A Few of my Favorite Nonfiction Books

Designing With the Mind in Mind

This book is surprisingly easy to read considering the depth of its contents. It takes a human-capabilities first approach to considering interaction design based on scientific principles. It’s a very interesting read to learn more about our brains and how it relates to the things we build.

101 Things I learned in Architecture School

This book is fun. It’s an eminently browsable coffee table or armchair kind of book. Architecture (the building kind) is one of the places Software Engineers steal many of their metaphors from. The book is a 35,000 foot view on some of the interesting ideas and techniques that the author learned.

The Design of Everyday Things

Don examines how things are built, maintained, and how a little thought can go a long way. It’s an entertaining read. If you read nothing else in this book, read the first chapter. You’ll never look at a door the same way again.

The Soul of a New Machine

This is one of the two “romanticized histories of technology” that I’m recommending here. Soul of a new machine is full of stories from engineers from back when computers were delivered on pallets.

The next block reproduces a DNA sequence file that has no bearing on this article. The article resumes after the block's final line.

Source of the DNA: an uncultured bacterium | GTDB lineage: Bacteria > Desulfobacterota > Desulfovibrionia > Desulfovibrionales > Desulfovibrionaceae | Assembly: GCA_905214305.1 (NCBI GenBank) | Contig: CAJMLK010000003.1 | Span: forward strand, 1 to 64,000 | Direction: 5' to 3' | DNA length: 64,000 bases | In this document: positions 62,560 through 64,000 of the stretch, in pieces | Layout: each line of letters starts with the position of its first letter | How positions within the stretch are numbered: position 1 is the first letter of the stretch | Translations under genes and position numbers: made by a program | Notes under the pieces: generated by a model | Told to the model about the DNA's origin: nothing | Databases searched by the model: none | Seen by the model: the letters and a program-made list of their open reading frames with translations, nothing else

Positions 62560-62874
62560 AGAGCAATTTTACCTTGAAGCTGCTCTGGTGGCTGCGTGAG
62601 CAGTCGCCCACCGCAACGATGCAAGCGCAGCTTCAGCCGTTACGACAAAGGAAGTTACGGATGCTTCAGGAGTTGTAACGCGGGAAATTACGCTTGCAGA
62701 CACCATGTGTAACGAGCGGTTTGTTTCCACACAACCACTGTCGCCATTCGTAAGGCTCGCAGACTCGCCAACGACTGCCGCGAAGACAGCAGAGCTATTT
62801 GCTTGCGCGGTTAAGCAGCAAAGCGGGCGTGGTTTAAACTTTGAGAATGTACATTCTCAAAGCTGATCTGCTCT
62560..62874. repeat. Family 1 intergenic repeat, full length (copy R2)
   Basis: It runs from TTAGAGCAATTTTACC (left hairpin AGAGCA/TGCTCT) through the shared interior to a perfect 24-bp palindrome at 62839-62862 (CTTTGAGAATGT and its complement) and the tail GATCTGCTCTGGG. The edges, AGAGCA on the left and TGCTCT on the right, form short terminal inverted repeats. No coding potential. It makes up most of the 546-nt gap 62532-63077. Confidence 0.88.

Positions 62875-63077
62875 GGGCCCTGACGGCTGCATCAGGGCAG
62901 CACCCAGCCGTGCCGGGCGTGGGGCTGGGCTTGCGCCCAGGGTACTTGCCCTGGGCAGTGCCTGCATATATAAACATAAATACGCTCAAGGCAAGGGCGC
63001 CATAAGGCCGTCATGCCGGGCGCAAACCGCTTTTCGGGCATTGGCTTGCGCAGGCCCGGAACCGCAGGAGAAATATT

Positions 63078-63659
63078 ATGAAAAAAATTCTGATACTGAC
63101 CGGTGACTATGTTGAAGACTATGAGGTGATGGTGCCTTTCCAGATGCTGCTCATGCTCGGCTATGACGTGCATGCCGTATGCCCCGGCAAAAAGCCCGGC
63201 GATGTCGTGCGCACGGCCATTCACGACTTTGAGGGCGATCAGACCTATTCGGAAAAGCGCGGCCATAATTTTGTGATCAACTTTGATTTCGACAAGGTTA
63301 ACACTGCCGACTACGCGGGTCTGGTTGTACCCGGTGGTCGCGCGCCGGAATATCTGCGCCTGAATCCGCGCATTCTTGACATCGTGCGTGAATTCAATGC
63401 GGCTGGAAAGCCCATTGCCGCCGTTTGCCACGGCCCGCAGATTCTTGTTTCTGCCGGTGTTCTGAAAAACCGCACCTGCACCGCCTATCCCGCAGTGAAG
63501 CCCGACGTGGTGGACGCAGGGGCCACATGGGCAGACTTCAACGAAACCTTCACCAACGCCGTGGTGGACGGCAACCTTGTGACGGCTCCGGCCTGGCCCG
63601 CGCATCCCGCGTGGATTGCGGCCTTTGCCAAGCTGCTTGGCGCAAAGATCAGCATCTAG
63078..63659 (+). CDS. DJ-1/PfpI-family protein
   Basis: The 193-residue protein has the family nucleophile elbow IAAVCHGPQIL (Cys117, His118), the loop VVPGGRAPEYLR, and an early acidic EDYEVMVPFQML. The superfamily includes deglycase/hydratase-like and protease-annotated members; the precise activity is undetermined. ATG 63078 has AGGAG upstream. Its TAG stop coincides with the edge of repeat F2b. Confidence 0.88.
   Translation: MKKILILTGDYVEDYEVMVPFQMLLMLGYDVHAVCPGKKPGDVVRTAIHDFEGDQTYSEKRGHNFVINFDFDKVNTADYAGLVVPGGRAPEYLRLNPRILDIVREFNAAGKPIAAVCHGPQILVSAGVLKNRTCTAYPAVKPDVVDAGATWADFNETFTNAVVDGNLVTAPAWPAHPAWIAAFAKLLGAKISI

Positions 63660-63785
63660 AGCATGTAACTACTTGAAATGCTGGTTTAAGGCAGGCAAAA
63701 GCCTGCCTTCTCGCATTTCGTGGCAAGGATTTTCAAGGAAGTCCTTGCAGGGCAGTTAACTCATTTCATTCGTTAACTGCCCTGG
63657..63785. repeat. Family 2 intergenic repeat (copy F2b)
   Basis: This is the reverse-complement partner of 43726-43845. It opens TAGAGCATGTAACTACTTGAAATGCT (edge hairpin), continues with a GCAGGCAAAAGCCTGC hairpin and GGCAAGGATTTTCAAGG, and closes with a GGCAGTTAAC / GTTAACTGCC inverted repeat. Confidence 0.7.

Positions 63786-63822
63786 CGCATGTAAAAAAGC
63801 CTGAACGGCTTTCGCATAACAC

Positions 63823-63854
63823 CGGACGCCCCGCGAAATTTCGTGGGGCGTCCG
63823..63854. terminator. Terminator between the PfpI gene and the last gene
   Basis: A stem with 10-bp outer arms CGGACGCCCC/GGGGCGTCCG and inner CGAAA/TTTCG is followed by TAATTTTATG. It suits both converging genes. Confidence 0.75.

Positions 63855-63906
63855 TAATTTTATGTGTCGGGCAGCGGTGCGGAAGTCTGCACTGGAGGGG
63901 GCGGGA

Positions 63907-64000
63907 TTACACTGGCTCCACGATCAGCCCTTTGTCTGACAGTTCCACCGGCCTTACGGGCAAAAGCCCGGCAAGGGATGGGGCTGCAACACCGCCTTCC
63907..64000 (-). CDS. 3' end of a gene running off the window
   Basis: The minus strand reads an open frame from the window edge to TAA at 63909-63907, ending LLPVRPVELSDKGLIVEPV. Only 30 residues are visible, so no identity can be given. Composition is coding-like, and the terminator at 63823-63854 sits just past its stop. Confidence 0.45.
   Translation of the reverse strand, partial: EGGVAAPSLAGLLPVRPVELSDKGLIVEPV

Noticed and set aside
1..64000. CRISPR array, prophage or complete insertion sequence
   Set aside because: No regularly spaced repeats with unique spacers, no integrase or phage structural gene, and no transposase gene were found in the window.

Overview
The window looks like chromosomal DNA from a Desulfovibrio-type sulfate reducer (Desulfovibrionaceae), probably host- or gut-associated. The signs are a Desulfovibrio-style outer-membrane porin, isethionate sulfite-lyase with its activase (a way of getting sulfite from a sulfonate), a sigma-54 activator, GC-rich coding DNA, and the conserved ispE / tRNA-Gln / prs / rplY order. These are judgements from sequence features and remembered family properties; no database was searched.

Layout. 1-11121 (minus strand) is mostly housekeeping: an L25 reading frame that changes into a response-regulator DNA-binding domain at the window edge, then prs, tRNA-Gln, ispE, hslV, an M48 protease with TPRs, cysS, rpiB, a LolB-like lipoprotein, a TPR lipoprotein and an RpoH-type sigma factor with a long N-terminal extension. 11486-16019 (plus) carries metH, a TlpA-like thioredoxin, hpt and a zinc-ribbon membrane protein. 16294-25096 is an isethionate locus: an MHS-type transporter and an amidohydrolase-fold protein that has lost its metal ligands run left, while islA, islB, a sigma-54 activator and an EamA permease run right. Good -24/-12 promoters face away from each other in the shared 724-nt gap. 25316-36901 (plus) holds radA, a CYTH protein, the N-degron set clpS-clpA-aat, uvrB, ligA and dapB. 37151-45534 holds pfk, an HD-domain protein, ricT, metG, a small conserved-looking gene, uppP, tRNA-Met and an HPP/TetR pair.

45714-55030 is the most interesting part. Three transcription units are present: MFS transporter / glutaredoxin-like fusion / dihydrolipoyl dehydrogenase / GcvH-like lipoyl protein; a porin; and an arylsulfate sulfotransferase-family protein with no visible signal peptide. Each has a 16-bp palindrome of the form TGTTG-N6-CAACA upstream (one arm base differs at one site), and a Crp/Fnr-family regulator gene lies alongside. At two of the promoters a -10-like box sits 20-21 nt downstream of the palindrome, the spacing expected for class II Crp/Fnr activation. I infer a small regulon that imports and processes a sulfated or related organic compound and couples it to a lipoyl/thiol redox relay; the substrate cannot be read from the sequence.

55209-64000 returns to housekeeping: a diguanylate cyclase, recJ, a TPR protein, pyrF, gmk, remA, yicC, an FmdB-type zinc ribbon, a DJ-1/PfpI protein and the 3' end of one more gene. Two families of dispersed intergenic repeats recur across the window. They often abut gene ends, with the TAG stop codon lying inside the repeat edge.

The Idea Factory

This is the second history I’m recommending. I tend to subscribe to the idea that “The Network is the Computer”, or if you are on the other side, a “local first” person, then you must also recognize the contributions made at Bell Labs. Bell Labs was the place where many of the necessary inventions of our modern age were incubated and developed. The characters are interesting and the story is well told.

Networks of New York

Networks of New York is a field guide to physical infrastructure. It just might change how you view your city.

The Visual Display of Quantitative Information

Tufte has a very particular point of view on what makes a good chart. Tufte’s view of the world encourages incredibly dense information that rewards an expert viewer. It’s not appropriate for every circumstance, but the tools Tufte uses are useful to everyone who has ever presented any information visually.

Almost made the cut

Giorgia Lupi and Stefanie Posavec’s “Dear Data”.


Crade to Cradle

Several Sentences about Writing

Confessions of an Ad Man

Stuff Matters

Visualizing Black America

Open Borders

A Burglars guide to the city

Shop Class as Soulcraft

Textbooks that still fall under "Easy Reading"

Watchmaking - George Daniels

Manufacturing Processes for Design Professionals

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Issac Kelly